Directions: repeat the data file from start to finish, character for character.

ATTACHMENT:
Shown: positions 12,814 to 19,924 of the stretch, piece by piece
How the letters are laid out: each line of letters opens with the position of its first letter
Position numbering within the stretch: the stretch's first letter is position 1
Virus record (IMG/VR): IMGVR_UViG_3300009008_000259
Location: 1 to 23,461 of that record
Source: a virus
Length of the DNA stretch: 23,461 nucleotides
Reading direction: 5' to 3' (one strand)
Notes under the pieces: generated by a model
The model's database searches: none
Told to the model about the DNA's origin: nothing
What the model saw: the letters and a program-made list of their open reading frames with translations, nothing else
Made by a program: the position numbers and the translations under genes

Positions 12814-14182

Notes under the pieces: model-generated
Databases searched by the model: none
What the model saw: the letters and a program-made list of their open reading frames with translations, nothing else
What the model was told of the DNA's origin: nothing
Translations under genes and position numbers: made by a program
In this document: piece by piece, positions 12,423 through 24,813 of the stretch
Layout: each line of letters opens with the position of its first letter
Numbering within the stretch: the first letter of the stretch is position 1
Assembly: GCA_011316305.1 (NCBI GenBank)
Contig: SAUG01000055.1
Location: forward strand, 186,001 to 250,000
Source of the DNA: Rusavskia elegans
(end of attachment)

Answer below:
Shown: positions 12,814 to 19,924 of the stretch, piece by piece
How the letters are laid out: each line of letters opens with the position of its first letter
Position numbering within the stretch: the stretch's first letter is position 1
Virus record (IMG/VR): IMGVR_UViG_3300009008_000259
Location: 1 to 23,461 of that record
Source: a virus
Length of the DNA stretch: 23,461 nucleotides
Reading direction: 5' to 3' (one strand)
Notes under the pieces: generated by a model
The model's database searches: none
Told to the model about the DNA's origin: nothing
What the model saw: the letters and a program-made list of their open reading frames with translations, nothing else
Made by a program: the position numbers and the translations under genes

Positions 12814-14182

Notes under the pieces: model-generated
Databases searched by the model: none
What the model saw: the letters and a program-made list of their open reading frames with translations, nothing else
What the model was told of the DNA's origin: nothing
Translations under genes and position numbers: made by a program
In this document: piece by piece, positions 12,423 through 24,813 of the stretch
Layout: each line of letters opens with the position of its first letter
Numbering within the stretch: the first letter of the stretch is position 1
Assembly: GCA_011316305.1 (NCBI GenBank)
Contig: SAUG01000055.1
Location: forward strand, 186,001 to 250,000
Source of the DNA: Rusavskia elegans